Online Dating

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Online Dating

Category: Research Proposal

Subcategory: Communication

Level: Masters

Pages: 3

Words: 825

Online Dating: Is it Trustworthy?
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Online dating has exploded in popularity over the past decade. According to a survey by PEW, about one in four teens with dating experience had dated or hooked up with someone they met online (Pew Research Center, 2015). Despite this large chunk, most teens expressed worries or doubts about online dating. Their chief concern with the platform was trustworthiness (Pew Research Center, 2015). Despite this concern, online dating is likely here to stay and will probably only increase in popularity. This research proposal seeks to examine the phenomenon specifically focusing on whether, and to what extent, trustworthiness can be maintained. This proposal shall explain why this is a topic important to the field of Communications. It shall then explain why the author of this paper is pursuing this topic as well. Finally, this paper shall outline several research questions that this paper will seek to answer. This is an important topic for the field of Communications, and this paper will ultimately explain exactly why and how Communications Scholars should examine it.
The field of Communications focuses on exactly what its name implies: how humans communicate with each other. It is distinct from other fields such as psychology that investigate thought processes or sociology that investigates how large groups of humans behave. While both aforementioned fields could potentially illuminate various questions regarding online dating trustworthiness, Communications lends itself quite well to investigating online dating on its own for the following reason. Trust may be a state of mind regarding how one person feels about another, but trust is only possible when those involved communicate with one another. If the internet has altered one major aspect of the lives of humans, it is how they communicate with one another. Exploring exactly how this new method of communication is extremely relevant to Communications. The internet has fundamentally altered the way humans communicate with one another in almost every facet of their lives. Even something as fundamental as romantic relationships has been affected by the internet. That something as personal as forming romantic relationships can take place over such a medium as impersonal as the internet is quite surprising and demands to be studied by a field that specifically focuses on how human beings interact and communicate with one another, such as Communications. A commonly cited fear among those who do engage in online dating or who are fearful of doing so is the lack of perceived trustworthiness. When talking to someone over the internet, they could be anyone with an internet connection. Verifying their identity is extremely difficult. This fear has even spawned a new word, “catfished,” to describe meeting someone who is very different than what their online persona described. This paper hopes to study that and see if these fears are well-founded or not. These fears, however, could be based on a few isolated cases, and it could very well be that the practice is very trustworthy overall. Generating trust, as we have mentioned earlier, requires communication between the two parties and is extremely vital for a romantic relationship, or any positive relationship at that. This alone means it should be examined in an academic manner.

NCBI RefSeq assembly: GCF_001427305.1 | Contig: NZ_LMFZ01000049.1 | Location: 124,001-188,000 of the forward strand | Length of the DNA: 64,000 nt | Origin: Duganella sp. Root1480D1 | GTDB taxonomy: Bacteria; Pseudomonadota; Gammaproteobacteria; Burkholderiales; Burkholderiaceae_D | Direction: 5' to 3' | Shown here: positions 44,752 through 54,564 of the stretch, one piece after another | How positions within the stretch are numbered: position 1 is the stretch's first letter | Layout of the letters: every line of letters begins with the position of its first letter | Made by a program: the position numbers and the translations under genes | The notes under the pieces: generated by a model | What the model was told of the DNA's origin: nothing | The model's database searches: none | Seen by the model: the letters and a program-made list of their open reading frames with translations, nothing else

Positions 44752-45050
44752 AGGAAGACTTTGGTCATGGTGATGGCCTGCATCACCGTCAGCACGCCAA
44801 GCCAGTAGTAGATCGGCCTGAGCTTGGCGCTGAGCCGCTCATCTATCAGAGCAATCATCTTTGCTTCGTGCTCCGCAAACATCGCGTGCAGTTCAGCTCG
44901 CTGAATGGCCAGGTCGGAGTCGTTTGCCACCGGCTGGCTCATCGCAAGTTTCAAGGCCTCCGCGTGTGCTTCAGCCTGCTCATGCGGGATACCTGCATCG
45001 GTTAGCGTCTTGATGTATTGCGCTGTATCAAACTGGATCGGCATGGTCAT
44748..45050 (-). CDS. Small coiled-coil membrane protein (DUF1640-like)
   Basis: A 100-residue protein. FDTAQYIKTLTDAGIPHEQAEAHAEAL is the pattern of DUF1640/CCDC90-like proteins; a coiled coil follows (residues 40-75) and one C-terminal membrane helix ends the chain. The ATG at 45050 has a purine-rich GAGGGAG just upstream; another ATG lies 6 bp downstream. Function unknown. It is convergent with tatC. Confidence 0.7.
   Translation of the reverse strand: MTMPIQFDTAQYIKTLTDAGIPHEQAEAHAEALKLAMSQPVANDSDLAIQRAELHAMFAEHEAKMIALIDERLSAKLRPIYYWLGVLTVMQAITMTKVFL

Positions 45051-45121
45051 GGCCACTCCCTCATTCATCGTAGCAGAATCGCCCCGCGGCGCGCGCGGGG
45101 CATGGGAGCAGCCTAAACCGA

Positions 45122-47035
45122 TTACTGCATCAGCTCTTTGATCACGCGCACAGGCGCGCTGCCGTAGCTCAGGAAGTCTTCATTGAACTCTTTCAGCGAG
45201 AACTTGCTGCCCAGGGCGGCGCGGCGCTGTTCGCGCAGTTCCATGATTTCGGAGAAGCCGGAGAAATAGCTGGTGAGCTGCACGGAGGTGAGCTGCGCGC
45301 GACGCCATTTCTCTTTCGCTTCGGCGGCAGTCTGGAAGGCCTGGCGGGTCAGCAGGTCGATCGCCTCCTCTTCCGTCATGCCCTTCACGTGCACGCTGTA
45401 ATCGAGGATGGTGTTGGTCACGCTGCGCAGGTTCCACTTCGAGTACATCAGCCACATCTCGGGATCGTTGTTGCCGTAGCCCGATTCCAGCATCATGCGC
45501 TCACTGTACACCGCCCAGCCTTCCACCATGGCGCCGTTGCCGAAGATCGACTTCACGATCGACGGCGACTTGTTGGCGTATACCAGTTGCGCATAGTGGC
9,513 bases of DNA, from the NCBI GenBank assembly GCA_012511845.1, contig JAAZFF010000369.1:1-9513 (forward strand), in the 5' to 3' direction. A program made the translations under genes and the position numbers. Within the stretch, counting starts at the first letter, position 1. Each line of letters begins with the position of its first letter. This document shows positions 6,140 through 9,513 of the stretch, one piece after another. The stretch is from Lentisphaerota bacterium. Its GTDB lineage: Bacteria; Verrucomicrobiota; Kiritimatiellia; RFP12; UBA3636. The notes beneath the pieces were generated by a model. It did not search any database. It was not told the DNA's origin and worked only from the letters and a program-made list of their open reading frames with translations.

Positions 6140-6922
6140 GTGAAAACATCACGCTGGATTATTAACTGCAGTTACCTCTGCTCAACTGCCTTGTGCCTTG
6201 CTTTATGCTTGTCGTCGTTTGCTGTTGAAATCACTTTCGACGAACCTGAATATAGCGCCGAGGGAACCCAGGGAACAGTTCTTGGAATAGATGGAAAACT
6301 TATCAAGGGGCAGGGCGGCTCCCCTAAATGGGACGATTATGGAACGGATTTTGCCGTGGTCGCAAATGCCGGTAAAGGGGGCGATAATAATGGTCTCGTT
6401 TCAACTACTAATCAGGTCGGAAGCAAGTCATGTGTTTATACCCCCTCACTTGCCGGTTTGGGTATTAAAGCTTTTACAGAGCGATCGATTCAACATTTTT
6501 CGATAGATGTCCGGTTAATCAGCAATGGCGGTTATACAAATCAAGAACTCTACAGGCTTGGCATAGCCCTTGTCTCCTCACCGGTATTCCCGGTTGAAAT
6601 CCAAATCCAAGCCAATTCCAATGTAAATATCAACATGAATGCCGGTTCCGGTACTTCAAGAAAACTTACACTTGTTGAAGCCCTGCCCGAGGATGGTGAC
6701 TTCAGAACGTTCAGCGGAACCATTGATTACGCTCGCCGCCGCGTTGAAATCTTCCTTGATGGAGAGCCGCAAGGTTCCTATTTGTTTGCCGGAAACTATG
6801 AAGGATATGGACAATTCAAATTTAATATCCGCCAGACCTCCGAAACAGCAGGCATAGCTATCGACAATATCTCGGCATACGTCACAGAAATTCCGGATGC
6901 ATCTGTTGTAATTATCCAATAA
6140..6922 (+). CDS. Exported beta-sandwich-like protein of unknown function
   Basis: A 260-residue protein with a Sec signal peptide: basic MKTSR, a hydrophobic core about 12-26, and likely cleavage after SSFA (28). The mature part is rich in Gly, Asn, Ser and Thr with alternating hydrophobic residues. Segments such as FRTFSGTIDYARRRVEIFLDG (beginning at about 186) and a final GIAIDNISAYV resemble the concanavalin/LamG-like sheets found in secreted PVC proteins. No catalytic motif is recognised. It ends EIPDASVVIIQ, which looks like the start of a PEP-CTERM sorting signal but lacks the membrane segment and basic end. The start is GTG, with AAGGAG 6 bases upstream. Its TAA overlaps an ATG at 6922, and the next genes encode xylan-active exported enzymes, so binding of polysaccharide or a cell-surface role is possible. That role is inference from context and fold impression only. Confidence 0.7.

The author of this paper is pursuing this topic for several reasons. One, already mentioned, is because it is a new field where lots of progress can be made. There are many questions that are specifically suited for the field of Communications to investigate, and this study hopes to investigate one of them. Another, more personal reason is that the author themselves has friends and relatives who are interested in online dating but have expressed fears over the trustworthiness of the practice. The author of this paper hopes that by conducting an academically rigorous study of this short, the fears of friends and family can either be assuaged or verified. If it turns out the process is trustworthy, then there is little for them to worry about, if, on the other hand, it turns out to be extremely untrustworthy then the author of this paper can advise them to refrain from the practice altogether. It may turn out that the practice is trustworthy provided certain precautions are taken. If that is the case, then they can be advised of these precautions and then proceed with online dating. It is a certainty that others could also benefit from this research as well because of these reasons.